Devotion To A Task

Focusing and appreciating one thing at a time…https://zenhabits.net/single-minded/

I have trouble staying on task throughout much of the day. The only time I seem to concentrate is when I am building duct for a customer. Fabricating, the one thing I have done for over 20 years, is the one solace I have from all the ills of the world.

It’s a place where I can focus. It is my comfort zone.

However, these days I am the boss and my duties of “builder’ are only needed when the shop gets behind schedule. Otherwise, I am working to figure out how to make this little company grow.

The task is arduous.

Honestly, if it was easy, I wouldn’t like doing it very much. But, it’s out of my comfort zone, out of my skill set. The learning process is what intrigues me more than anything and the journey is what is starting to fascinate me.

My problem is that I tend to multi-task, instead of concentrating and appreciating the duties at hand. For some reason my brain has not recognized the similarity of building something tangible with something that is not as tangible.

I recognize that finishing a document, creating a system or dealing with company issues is relatively tangible. Something has been produced from start to finish. However, my brain has just not made the satisfaction connection like it does when I am fabricating metal.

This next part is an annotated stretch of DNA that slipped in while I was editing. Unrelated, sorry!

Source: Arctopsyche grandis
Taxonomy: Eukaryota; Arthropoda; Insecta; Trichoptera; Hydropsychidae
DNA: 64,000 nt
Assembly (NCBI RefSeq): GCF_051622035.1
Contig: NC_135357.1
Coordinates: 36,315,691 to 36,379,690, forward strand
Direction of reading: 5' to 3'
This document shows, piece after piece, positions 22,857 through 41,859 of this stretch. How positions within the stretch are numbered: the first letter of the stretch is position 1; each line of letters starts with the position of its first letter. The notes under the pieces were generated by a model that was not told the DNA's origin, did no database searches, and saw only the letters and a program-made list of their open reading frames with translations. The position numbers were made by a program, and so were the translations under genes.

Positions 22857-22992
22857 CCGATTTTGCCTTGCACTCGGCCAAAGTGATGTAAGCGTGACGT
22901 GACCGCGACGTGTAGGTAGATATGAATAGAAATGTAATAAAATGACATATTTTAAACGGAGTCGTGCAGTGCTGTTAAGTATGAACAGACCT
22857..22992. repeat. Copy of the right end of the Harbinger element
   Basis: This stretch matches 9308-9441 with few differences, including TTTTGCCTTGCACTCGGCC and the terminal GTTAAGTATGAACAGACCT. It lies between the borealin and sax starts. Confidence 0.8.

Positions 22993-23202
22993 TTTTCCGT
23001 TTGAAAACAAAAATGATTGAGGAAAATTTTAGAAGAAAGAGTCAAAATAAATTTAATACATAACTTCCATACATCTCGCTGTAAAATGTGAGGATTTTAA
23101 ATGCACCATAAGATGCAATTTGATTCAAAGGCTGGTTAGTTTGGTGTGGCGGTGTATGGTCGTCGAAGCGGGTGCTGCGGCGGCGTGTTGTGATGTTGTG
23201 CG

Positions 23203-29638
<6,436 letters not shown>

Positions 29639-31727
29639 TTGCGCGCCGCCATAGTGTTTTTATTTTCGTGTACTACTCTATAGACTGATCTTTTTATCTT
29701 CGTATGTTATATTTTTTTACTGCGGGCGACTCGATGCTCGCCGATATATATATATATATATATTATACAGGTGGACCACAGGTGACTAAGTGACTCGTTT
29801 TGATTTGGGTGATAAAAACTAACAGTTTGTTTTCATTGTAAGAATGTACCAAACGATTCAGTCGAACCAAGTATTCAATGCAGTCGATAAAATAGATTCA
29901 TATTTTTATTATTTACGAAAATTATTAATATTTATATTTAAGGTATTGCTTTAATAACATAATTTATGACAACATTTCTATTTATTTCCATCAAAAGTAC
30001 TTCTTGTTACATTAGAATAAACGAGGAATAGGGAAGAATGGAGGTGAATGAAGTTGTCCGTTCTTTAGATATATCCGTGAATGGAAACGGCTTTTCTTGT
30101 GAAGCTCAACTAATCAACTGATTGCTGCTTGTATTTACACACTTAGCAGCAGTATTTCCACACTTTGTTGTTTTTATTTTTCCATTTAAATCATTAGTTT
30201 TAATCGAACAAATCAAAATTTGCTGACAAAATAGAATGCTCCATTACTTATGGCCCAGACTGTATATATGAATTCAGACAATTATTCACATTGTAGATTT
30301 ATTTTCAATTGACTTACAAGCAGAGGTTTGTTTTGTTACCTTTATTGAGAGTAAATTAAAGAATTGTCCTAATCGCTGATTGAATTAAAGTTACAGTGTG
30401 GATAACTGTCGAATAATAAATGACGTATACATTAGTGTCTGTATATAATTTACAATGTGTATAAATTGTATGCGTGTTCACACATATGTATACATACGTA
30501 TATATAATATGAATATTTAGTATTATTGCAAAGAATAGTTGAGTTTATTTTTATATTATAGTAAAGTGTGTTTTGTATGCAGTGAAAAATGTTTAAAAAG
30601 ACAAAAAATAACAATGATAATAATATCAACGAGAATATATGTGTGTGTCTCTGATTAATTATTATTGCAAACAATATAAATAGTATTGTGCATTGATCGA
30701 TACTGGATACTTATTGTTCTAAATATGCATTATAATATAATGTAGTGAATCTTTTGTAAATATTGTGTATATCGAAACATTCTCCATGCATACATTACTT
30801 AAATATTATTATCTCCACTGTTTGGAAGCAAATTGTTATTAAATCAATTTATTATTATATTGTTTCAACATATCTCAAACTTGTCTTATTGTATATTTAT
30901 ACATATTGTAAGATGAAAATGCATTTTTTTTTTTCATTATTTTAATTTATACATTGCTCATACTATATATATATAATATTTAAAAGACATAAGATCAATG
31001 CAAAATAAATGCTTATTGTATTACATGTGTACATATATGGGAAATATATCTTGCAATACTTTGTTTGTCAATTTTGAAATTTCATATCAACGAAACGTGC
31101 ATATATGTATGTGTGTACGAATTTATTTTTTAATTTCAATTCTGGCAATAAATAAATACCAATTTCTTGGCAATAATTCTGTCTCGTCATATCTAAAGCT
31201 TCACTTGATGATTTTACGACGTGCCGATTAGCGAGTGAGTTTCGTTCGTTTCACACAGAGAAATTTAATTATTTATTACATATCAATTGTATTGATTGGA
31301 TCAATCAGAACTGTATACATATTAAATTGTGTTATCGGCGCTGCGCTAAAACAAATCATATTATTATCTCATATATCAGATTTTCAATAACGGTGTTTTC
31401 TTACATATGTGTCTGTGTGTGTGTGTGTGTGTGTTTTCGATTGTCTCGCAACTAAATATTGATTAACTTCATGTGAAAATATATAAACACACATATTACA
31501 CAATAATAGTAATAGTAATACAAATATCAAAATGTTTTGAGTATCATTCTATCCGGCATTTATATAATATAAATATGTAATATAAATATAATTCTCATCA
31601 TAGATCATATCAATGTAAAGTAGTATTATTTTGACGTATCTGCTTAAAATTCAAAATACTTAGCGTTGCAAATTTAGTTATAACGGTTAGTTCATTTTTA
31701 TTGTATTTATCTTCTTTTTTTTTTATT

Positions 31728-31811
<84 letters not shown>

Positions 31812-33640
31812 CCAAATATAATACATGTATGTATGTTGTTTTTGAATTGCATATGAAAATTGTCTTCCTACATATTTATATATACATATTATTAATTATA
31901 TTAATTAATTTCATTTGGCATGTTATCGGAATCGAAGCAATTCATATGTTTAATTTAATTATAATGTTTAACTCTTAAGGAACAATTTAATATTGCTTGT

When I fabricate something there is a focus on what needs to be done. There is a hierarchy, a succession of events to build the piece from flat metal into a three dimensional object.

Writing business documents, pricing strategies and meetings just don’t have the same affect on me. I don’t have a system or hierarchy in my brain to get the job done task by task, so there is no satisfaction when something is completed. There is more of a, “Thank god that’s finally over!”

Truth is, I know what I am doing now is the most important part and that it will benefit the company, my employees and family in the future. I am learning a new process. I am changing, personally and professionally. The long road is hard for a reason.

I will get there, but there needs to be an appreciation for the task at hand.

There must be a focus on one thing at a time. Otherwise, there is chaos.

 

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